was a child telling the tornado not to come in 
that direction. 

When the king's herald read to the National 
Assembly this foolish message, ending with the 
formula, " You hear, gentlemen^ the orders of 


the king/' Mirabeau sprang to his feet, saying, 
" Go, tell your master we are here by the will 
of the people, and will be only removed at the 
point of the bayonet," the pitiful king then 
yielding to this defiance, even begging the no- 
bles and deputies of the clergy to join the 
National Assembly a revolutionary assembly, 
which was holding its meetings in his own Pal- 
ace of Versailles, and which was every day 
gravitating from its original lofty purpose ; its 
rallying cry for justice and reform of abuses 
changing to " Down with the Aristocrats ! " 
It was becoming alarming, so Louis ordered 
the body to disperse ; and when soldiers stood 
at the door to prevent its assembling, it took 
possession of the queen's tennis court, and there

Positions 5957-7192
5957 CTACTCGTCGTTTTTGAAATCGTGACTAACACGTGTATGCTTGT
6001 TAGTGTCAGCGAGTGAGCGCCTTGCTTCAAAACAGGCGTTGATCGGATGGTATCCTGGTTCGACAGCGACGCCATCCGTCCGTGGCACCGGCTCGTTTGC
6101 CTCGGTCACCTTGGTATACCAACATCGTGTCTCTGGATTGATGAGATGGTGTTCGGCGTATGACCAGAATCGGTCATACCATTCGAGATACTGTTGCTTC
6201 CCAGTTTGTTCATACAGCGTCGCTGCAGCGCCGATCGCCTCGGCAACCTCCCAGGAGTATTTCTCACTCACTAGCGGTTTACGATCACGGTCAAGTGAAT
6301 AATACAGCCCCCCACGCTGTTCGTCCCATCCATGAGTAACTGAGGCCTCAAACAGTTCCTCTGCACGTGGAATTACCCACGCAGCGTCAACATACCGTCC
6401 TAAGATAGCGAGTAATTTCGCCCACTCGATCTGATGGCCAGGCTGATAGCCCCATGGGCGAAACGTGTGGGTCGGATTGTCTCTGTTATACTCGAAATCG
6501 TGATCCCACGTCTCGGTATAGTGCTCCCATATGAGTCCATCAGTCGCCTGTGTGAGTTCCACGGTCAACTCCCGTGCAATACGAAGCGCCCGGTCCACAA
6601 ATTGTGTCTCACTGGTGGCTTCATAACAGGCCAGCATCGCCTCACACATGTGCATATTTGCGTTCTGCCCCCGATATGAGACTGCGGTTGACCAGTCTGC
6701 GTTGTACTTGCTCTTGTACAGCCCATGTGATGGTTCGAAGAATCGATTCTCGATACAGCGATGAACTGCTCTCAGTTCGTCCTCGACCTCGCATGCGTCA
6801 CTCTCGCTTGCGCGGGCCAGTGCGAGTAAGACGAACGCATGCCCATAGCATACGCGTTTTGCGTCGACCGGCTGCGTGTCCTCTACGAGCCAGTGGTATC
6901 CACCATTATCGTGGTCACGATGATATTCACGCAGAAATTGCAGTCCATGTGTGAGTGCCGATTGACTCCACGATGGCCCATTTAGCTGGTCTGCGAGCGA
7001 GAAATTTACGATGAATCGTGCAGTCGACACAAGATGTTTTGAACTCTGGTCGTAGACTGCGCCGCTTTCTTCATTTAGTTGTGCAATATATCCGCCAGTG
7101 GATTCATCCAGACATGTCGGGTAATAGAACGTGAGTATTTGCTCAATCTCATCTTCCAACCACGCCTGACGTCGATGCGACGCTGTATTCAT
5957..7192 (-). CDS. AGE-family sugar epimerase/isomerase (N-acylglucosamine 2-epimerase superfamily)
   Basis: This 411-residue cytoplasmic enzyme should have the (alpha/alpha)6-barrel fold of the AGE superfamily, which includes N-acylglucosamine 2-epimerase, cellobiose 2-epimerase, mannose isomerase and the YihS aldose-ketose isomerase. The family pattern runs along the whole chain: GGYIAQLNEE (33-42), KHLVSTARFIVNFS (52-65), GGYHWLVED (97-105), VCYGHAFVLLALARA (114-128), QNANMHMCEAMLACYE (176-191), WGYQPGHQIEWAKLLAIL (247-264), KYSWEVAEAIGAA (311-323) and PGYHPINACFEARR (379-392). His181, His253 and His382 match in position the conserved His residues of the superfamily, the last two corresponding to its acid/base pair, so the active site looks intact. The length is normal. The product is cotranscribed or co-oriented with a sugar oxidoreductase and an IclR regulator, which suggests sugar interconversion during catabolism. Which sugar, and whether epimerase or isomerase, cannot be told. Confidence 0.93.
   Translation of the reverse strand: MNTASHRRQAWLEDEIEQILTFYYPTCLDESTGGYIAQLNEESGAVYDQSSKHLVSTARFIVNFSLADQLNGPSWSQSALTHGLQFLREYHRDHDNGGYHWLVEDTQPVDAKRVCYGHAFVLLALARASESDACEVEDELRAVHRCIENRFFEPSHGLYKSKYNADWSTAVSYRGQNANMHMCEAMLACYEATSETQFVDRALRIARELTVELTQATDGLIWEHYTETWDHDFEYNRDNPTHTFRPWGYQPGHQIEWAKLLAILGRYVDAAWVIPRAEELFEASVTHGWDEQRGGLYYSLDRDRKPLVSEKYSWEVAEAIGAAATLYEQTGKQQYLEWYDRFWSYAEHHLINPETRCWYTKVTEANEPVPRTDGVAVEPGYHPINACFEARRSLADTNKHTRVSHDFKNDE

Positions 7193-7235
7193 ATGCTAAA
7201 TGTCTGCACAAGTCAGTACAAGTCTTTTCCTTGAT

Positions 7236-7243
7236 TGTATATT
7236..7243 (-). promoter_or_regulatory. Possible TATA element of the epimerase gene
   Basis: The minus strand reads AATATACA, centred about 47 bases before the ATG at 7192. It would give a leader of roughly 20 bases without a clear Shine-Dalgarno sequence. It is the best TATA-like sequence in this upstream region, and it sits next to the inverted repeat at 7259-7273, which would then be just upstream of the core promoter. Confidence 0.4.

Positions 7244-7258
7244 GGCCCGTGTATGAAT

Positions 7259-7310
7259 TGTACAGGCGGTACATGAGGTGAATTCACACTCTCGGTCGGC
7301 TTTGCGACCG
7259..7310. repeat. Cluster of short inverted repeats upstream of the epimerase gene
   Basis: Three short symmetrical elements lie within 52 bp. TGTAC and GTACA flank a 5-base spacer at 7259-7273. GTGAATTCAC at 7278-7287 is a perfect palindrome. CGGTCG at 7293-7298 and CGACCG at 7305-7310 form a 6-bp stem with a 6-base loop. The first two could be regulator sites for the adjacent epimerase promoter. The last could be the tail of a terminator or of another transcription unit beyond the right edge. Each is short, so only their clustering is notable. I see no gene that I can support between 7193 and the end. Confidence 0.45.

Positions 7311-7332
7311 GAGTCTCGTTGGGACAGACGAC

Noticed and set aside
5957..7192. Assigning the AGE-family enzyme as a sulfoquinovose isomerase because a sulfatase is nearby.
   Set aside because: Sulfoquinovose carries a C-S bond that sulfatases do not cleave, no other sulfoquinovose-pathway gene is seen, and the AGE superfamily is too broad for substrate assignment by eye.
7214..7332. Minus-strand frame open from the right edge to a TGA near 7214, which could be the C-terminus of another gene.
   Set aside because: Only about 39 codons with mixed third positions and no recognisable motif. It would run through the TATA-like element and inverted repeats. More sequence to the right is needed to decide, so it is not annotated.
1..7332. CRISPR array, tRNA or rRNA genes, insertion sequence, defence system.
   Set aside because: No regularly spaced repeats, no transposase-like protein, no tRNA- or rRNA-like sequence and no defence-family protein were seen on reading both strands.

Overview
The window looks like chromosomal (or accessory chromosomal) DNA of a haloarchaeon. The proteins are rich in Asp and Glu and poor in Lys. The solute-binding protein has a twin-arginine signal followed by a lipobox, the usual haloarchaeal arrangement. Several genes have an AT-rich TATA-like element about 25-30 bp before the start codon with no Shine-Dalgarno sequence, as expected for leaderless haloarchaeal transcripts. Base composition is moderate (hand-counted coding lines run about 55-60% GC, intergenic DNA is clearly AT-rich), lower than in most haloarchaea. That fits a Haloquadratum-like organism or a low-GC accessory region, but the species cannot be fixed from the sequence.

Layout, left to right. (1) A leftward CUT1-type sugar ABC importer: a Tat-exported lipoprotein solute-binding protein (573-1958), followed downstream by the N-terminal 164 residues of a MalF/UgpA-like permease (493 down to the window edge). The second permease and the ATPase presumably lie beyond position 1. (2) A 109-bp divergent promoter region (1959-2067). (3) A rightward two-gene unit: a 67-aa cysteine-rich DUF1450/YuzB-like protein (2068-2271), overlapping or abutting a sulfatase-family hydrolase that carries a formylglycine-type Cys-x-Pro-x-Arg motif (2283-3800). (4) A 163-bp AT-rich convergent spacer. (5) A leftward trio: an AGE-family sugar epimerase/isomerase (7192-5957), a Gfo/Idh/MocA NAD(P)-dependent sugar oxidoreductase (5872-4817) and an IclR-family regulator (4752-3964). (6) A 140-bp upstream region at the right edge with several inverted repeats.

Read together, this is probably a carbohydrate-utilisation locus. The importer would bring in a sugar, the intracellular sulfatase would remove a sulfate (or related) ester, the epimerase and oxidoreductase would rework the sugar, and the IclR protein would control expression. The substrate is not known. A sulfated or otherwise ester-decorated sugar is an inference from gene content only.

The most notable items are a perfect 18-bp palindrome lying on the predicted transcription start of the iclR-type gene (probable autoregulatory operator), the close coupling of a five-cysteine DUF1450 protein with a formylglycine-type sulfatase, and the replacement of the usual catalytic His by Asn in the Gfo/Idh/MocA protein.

each member took a solemn oath not to dissolve 
until the object they sought had been secured. 
There were some among the clergy and the 
nobles who realized the necessity for reforms, 
and who would gladly have joined a movement 
inaugurated in a different spirit. Hence, partly 
from alarm, and partly impelled by other rea- 
sons and purposes, more or less pure, there was 
finally a secession from the two aristocratic 
bodies ; the Duke of Orleans, cousin of the king, 


leading the movement in one, and three arch- 
bishops in the other. These, with their follow- 
ers, appeared among the Tiers Etat as converts 
to the popular cause, the Marquis de Lafayette, 
hero of the late American War, sitting next to 
Mirabeau, the powerful and eloquent leader of 
the whole movement in its first days. 

Concerning the genius of Mirabeau there is 
no difference of opinion. AH are agreed that 
intellectually he towered far above every* one 
about him. But whether he was the incarna- 
tion of good or of evil, the world is still in 
doubt ; and also whether he could have guided 
the forces he had invoked, if a premature death 
had not swept him off from the scene, leaving 
Robespierre, a man concerning whom there is 
no disagreement of opinion, to guide the storm. 

Paris was becoming wild with excitement. 
Clubs and associations were in every quarter, 
and detachments of a Parisian mob marched 
and sang at night, firing the hearts of the rab- 
ble. But it was the Palais Royal, the home of 
the Duke of Orleans, that friend of the people, 
which was the heart of the whole movement. 
There, patriots and lovers of France, their